Editor's Note: The following is an excerpt from an op-ed in The Washington Post.
By Fareed Zakaria
In 1989, Margaret Thatcher said in a toast to Mikhail Gorbachev, “Both our countries know from bitter experience that conventional weapons do not deter war in Europe, whereas nuclear weapons have done so for over 40 years. As a deterrent there is no substitute for them.”
If deterrence doesn’t work, then why are we not preparing preventive war against Russia, which still has a fearsome arsenal of intercontinental ballistic missiles? Or against Pakistan, home to a military-intelligence regime that has been implicated in more major acts of terrorism in the past 10 years than Iran has in the past hundred? The argument that Iran would be deterred does not rest on its reasonableness but on the regime’s desire to survive. “Rulers want to have a country that they can continue to rule,” says Kenneth Waltz, one of the most distinguished theorists of international relations.
To gain credibility with his conservative critics and with the current Israeli government, President Obama has gone along with them, ruled out containment, insisted that he does not bluff and spoken of a “window” of opportunity for negotiations. This might prove a serious error: It boxes in the United States, limits Obama’s options and forces him on a path that could push him into an unnecessary, preventive war.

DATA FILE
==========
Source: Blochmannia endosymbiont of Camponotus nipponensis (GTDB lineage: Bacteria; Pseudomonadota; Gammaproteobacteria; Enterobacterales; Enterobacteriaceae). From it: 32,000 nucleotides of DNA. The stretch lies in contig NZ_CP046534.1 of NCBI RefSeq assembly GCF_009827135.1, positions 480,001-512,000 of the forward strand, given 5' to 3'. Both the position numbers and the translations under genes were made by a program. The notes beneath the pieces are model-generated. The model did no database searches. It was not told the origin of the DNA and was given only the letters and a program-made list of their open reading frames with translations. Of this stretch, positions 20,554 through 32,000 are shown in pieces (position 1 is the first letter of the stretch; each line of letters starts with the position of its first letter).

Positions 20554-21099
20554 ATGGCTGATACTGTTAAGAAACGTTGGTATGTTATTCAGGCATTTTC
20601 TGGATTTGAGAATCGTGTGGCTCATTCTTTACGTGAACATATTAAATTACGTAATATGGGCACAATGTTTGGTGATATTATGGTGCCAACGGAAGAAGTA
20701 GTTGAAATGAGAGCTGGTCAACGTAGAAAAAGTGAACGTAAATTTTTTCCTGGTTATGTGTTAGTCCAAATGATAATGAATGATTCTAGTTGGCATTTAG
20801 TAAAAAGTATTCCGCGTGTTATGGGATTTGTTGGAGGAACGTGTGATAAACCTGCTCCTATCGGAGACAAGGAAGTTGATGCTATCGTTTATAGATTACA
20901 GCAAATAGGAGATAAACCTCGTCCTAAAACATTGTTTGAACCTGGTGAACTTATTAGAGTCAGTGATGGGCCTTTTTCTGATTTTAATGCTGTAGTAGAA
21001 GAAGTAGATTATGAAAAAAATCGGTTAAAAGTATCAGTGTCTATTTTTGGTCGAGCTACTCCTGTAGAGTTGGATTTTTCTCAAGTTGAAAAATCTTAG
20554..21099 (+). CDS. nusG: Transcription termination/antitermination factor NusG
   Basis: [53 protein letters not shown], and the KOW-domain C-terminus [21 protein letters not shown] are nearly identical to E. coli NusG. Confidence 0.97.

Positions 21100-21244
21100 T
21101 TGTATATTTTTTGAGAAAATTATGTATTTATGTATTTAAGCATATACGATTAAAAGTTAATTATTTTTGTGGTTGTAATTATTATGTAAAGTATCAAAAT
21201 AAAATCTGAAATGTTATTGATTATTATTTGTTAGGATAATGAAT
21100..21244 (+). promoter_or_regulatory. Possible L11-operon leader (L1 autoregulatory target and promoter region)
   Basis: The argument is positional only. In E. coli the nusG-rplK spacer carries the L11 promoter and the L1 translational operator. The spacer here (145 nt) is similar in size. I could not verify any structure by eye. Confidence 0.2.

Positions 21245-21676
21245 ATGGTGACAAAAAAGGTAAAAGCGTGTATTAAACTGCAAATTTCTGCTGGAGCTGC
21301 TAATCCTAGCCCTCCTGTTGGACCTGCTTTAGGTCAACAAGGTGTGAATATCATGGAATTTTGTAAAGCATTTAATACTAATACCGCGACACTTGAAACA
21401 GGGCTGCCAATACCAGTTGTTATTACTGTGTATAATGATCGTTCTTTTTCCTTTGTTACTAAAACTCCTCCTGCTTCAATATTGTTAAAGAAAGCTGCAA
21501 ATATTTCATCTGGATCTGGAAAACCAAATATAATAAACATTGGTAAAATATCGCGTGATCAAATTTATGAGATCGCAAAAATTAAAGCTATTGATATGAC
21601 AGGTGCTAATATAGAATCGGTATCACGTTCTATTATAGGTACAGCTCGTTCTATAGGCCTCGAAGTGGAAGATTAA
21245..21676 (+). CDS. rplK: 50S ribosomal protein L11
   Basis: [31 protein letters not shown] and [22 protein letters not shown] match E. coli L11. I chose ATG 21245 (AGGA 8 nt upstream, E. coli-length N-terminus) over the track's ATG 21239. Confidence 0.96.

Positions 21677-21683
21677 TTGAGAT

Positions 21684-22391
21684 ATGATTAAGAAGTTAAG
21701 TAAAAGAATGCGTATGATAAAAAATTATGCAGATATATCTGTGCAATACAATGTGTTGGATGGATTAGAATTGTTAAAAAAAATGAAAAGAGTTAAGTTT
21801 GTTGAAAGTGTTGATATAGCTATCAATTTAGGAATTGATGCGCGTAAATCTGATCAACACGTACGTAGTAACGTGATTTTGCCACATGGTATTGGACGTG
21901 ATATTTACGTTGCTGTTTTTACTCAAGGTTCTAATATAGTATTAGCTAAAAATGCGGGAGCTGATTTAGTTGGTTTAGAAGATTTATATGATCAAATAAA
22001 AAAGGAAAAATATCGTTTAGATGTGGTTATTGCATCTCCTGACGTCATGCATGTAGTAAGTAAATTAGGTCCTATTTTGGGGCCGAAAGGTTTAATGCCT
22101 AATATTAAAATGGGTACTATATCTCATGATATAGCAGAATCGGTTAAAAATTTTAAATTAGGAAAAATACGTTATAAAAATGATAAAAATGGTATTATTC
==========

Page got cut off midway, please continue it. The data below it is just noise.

Anguish over the prospect of an Iranian nuclear weapon is understandable. It would be better for Israel, the Middle East and the world if Tehran does not acquire such weapons. The U.S. effort, in collaboration with almost the entire international community, to prevent this from happening and to put tremendous pressure on Tehran, is the right policy. But were Tehran to persist, were its regime to accept the global isolation and crippling costs that would come from its decision, a robust policy of containment and deterrence would work toward Iran as it did against Stalin’s Soviet Union, Mao’s China, Kim Jong Il’s North Korea and the Pakistani military.